That’s especially true for those with children, she said. Currently, both spouses are considered legal parents, which is especially important if one of them dies or they divorce. “So this bill really does matter,” Pizer said.
Some also fear the high court or a future Congress could undo the federal legislation.
“Every time the House and Senate overturn, you’ll wonder what might happen this time,” said Dawn Betts-Green, 43, who lives in Birmingham, Alabama, with her wife, Anna Green, whom she married in Florida in 2016. “It’s honestly in the hands of whoever we elect, and that is scary.”
A scenario in which constitutional protections are overturned by the Supreme Court and the Respect for Marriage Act is overturned by the court or Congress might be a long shot, but “it is certainly possible for there to be a series of events that really took us back to that earlier time when it was incredibly difficult for families,” Pizer said.
“The idea of returning to those days, frankly, is terrifying,” she said.
Betts-Green and her wife hurried to complete paperwork, such as wills and powers of attorney, after Roe v. Wade was overturned, getting “all of our legal ducks in a row (because) they’re clearly coming for us,” she said, recalling a time when her wife was hospitalized in Florida — before they were married — and a nurse said Betts-Green would not be permitted to make medical decisions.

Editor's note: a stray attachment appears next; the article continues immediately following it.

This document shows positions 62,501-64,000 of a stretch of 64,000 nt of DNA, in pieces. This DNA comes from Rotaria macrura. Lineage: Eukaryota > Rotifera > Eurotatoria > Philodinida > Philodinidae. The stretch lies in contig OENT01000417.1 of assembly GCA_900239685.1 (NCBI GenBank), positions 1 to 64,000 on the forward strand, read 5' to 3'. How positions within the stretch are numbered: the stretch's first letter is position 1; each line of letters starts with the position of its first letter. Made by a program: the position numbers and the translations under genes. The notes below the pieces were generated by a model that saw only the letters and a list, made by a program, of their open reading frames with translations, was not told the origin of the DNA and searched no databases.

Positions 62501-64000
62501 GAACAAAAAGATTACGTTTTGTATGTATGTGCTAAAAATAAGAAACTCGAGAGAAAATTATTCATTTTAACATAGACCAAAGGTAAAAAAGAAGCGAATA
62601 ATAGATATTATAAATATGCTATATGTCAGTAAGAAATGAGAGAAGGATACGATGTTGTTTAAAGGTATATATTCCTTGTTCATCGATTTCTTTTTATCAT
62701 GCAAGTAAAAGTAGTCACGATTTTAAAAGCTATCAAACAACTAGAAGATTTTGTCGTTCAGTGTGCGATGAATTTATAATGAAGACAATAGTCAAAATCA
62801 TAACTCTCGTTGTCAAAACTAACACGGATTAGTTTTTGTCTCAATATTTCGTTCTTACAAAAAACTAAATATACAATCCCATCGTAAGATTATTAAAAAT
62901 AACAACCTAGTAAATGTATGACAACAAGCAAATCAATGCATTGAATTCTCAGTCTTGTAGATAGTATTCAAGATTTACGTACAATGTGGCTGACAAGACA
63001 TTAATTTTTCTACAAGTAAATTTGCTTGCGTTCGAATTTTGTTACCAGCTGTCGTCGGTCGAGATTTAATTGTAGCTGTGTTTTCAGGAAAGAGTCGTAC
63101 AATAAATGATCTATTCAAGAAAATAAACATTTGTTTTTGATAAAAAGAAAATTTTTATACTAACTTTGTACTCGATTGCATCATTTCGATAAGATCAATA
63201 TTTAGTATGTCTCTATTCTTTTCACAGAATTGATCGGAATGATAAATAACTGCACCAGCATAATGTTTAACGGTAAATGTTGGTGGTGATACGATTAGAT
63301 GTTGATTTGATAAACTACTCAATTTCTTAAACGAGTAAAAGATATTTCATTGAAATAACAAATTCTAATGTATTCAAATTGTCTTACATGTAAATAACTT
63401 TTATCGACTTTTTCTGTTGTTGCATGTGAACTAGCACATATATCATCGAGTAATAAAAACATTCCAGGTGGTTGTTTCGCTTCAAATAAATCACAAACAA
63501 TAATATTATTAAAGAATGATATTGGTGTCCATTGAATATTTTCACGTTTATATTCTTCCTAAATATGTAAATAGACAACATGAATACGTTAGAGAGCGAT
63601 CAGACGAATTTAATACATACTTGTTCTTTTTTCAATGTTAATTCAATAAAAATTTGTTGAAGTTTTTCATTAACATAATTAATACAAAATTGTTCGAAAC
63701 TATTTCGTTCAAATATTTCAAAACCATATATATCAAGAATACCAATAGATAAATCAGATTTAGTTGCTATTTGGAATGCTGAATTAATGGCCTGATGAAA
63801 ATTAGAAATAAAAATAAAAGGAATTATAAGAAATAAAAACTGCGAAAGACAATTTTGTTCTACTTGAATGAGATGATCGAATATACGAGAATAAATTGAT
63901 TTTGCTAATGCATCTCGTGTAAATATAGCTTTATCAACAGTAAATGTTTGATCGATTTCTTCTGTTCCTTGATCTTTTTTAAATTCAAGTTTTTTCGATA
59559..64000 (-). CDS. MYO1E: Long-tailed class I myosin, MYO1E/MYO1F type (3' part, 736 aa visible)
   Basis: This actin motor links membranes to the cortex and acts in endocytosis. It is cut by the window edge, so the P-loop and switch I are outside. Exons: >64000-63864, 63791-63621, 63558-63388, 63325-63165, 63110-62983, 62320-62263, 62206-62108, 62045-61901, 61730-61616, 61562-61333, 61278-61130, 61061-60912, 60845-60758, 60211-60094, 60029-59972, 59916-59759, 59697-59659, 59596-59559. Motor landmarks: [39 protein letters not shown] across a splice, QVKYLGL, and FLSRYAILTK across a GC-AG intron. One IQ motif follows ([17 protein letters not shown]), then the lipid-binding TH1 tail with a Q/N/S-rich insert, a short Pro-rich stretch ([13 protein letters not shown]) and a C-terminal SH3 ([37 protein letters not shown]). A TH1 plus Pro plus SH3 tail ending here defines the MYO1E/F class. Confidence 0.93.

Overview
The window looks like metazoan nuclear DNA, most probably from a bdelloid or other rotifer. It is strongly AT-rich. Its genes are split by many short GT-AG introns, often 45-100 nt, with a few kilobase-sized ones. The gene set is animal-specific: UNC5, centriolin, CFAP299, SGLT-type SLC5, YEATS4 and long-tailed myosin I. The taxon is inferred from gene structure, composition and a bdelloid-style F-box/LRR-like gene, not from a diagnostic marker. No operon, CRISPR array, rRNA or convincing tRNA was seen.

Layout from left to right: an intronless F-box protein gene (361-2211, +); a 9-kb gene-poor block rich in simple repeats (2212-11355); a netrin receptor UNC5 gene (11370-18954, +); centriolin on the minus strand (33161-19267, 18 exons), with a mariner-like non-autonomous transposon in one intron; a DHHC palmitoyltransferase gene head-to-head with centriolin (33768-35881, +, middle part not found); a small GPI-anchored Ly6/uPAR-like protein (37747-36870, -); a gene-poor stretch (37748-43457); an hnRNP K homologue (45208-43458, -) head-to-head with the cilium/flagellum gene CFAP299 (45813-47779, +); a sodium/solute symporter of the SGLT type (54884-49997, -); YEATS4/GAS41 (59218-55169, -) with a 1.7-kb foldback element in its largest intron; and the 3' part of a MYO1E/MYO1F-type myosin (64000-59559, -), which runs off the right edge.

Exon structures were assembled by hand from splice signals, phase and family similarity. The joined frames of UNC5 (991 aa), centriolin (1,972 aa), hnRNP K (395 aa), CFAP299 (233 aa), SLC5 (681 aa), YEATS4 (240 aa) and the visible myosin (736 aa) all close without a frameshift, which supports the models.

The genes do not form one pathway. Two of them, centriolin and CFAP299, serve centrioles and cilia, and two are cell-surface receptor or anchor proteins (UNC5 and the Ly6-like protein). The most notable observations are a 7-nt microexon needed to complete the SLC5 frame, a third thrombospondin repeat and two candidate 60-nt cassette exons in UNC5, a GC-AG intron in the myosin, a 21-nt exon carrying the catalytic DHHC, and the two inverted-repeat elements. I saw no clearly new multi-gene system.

Marriage also provides many other legal protections, including the ability to claim survivor benefits from Social Security and to obtain health insurance through a spouse’s plan, and tax benefits, such as the ability to leave assets to a spouse.
The Respect for Marriage Act makes Betts-Green feel a little more secure, she said, though “I find it absolutely ridiculous that we’re having to go through this kind of thing in 2022, not only just for queer people, but also interracial marriages. It’s not 1941, but it certainly feels like we’ve gone back in time.”
The issue of same-sex marriage also is overshadowing other concerns, including anti-LGBTQ legislation and harassment of and attacks on LGBTQ people, most notably the recent shooting at a Colorado nightclub that killed five people, Betts-Green said.
“I’m constantly reminded that this is the least of our issues in a lot of ways,” she said.
Minneapolis legal aide Robbin Reed, a white woman who is married to a Black transgender man, supports the act but worries it could mean more danger from people who might be angered by its protections.
“The law won’t really change anything about my life … because there’s still so much to worry about,” said Reed, who has an 8-month-old child and performs with her husband in queer nightclubs. “This is a ridiculous situation to be in.”
The Bishop-Baldwins said they doubt the Supreme Court will strip away same-sex marriage rights, but are relieved there will be some protections in place just in case. Still, federal legislation shouldn’t even be required, they say.
“Is the Respect for Marriage Act good enough? No, of course not. Good enough should be” constitutional protection, said Sharon Bishop-Baldwin.